Nasdaq hits new 6-year high
Tech-heavy composite marks best close since 2001, S&P 500 ekes out second straight record, Dow dips.
NEW YORK (CNNMoney.com) -- Tech stocks rose Thursday, pushing the Nasdaq composite to its highest close in more than six years, thanks to the latest wave of corporate deals.
The S&P 500 barely eked out a fresh all-time high in a tough session for the blue chips.
The Dow Jones industrial average (up 0.00 to 13,633.08, Charts) lost a few points, according to early tallies. The blue-chip barometer briefly touched a new intraday record of 13,672.82 in the morning after ending the previous session at a fresh closing high.
The broader S&P 500 index (up 1.11 to 1,531.34, Charts) added less than half a point, managing to end at a new all-time high. The broad index hit a record close Wednesday, eclipsing the old record from March 2000, at the top of the bull market sparked by the late 1990s tech rally.
The Nasdaq composite (up 11.70 to 2,604.29, Charts) gained 0.5 percent, ending at a 6-year high.
Treasury prices slipped, the dollar gained versus other major currencies and oil and gold rose.
Here's a look at what was moving near the close.
All three major gauges rose in the morning, as investors welcomed the latest deals and a drop in oil prices. But the blue-chip averages struggled to maintain gains, as the session wore on, and oil prices rebounded.
Additionally, investors were sorting through the session's economic news.
Reports on manufacturing, construction and jobless claims showed improvement. But first-quarter economic growth came in weaker than first thought, at the slowest pace since 2002.
With the Dow, S&P 500 and Russell 2000 at all-time highs, concerns have again been raised about whether stocks are in for a bigger retreat, particular with the economic outlook still uncertain.
While such a pullback is a possibility, there are enough supportive factors at work that stocks should be able to keep moving higher for now, said Douglas Roberts, managing principal at Channel Capital Research.
Roberts said that gains will continue to be sustained by the tremendous flow of money into the stock market, both from he United States and from investors abroad, through takeovers, mergers and corporate stock buybacks.
In the next few months, the bigger risk may be from the calendar, when light summer trading can lead to bigger day-to-day swings in the market.
GDP grew at just a 0.6 percent annual rate in the first quarter, the government said Thursday morning, down from its initial read of 1.3 percent. Analysts expected growth of 0.8 percent. But other reports released in the morning were more upbeat.
The Chicago PMI, a measure of manufacturing in the Midwest region, rose to 61.7 in May from 52.9 in April. Economists surveyed by Reuters thought it would rise to 54.0, on average.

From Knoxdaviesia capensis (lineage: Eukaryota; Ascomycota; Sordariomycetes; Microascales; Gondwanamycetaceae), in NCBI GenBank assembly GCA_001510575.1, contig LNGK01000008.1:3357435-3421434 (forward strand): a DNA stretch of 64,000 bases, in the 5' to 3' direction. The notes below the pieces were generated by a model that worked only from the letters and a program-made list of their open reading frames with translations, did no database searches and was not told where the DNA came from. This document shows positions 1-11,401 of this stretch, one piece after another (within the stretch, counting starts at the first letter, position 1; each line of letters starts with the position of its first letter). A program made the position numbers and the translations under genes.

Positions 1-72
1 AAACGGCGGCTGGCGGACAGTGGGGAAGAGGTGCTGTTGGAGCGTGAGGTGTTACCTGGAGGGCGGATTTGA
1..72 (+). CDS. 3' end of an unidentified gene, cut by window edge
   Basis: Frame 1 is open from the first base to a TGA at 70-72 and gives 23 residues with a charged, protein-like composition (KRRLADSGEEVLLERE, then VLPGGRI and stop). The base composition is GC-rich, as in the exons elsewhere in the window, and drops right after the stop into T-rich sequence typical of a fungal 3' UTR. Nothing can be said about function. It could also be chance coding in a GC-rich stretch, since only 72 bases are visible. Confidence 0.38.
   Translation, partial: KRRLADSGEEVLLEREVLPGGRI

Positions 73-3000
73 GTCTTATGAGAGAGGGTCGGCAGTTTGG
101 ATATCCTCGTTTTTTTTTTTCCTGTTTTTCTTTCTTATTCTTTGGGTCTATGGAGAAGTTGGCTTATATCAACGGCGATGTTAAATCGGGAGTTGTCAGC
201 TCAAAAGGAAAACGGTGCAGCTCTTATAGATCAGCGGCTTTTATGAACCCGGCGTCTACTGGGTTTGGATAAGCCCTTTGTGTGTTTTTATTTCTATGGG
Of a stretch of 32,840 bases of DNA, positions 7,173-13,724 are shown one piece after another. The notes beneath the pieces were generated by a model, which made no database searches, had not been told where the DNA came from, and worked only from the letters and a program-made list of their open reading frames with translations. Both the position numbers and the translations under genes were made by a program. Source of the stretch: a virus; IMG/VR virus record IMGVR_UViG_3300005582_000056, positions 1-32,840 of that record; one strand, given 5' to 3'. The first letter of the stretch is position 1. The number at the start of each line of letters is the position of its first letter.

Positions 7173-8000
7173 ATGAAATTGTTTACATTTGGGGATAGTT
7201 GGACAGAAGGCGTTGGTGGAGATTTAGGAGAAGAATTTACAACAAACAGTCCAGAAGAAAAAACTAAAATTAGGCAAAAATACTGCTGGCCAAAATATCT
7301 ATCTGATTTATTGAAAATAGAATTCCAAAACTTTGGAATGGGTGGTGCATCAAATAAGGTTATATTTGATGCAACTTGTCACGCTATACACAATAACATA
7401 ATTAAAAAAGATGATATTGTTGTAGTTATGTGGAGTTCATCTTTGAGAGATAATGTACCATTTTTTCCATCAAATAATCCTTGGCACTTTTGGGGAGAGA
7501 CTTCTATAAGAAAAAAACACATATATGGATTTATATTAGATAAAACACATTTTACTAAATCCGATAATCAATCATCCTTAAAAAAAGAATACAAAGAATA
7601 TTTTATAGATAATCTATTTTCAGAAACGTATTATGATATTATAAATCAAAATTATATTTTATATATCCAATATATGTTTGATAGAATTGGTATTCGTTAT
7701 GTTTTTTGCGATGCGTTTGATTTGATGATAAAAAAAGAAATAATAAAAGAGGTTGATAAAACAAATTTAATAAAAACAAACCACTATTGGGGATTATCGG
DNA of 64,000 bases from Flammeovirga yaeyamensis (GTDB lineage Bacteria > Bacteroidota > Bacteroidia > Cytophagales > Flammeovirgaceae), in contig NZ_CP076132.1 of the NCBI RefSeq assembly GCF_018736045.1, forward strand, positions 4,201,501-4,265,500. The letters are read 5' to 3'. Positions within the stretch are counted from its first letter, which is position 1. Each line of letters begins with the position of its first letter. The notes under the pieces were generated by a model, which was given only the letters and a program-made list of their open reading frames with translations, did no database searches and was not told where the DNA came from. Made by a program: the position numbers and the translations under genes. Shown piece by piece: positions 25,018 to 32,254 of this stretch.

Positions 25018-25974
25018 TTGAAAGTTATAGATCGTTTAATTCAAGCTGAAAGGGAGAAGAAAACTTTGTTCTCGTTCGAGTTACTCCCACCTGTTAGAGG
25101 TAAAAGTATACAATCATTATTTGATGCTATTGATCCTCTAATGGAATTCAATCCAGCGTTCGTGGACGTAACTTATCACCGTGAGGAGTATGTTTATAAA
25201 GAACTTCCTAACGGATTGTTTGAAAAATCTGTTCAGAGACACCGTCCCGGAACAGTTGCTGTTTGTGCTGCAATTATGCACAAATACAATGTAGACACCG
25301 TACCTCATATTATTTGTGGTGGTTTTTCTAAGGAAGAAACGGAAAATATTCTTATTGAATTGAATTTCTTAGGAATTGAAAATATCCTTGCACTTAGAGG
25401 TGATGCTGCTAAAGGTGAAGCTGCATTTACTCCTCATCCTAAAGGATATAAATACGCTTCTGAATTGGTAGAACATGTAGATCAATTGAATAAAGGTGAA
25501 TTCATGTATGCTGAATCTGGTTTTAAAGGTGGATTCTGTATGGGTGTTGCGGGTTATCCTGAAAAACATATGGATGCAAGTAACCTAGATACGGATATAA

Construction spending rose 0.1 percent in April, versus forecasts for an unchanged reading, after rising 0.6 percent the previous month.
And the number of Americans filing new claims for unemployment last week fell more than expected.
Taken as a whole, the reports seemed to suggest that the economy is chugging along, but not so fast or so slow as to raise concerns.
"I guess a good way to sum it up is we're seeing growth, slow growth, but growth nonetheless," said Channel Capital's Roberts.
In terms of the Federal Reserve, the reports suggest the central bank's going to stay "steady as she goes," Roberts said, noting the Fed is still unlikely to cut or raise interest rates anytime soon.
Stocks rallied Wednesday, with the Dow and S&P 500 ending at all-time highs as investors focused on the positive parts of the minutes from the last Fed policy meeting, including the banker's observation that risks to the economy have lessened.
The minutes helped cool some worries sparked by a selloff in global markets, following a pummeling in Chinese stocks after the government tripled the tax on share trades in a bid to slow the surging stock market.
Thursday brought its share of M&A and other corporate news.
Wachovia (down $0.33 to $54.22, Charts, Fortune 500) is buying A.G. Edwards (up $11.03 to $88.18, Charts) for $6.8 billion in cash and stock in a move that will create the second-largest U.S. retail brokerage. Wachovia shares slipped while A.G. Edwards shares jumped 13 percent.
Ceridian (up $1.09 to $35.28, Charts), a payroll processor, agreed to be bought out by private equity firm Thomas H. Lee Partners and insurance firm Fidelity National Insurance for $5.3 billion in cash. Ceridian gained 3 percent.
In other news, Dendreon (up $1.84 to $8.58, Charts) rallied 33 percent in active Nasdaq trade on bets that its prostrate cancer treatment Provenge is closer to getting approval. The biotech said that the Food and Drug Administration could grant Provenge approval next year if its current trial shows positive results.
Market breadth was positive. On the New York Stock Exchange, winners beat losers 6 to 5 on volume of 1.33 billion shares. On the Nasdaq, advancers topped decliners by 8 to 7 on volume of 1.92 billion shares.
U.S. light crude oil for July delivery rose 52 cents to $64.01 a barrel on the New York Mercantile Exchange. Prices were volatile following the weekly oil inventories report, which showed a surprise drop in crude oil supplies.
Treasury prices slipped, raising the yield on the 10-year note to 4.90 percent from 4.87 percent late Wednesday. Bond prices and yields move in opposite directions.
In currency trading, the dollar gained modestly versus the euro and the yen.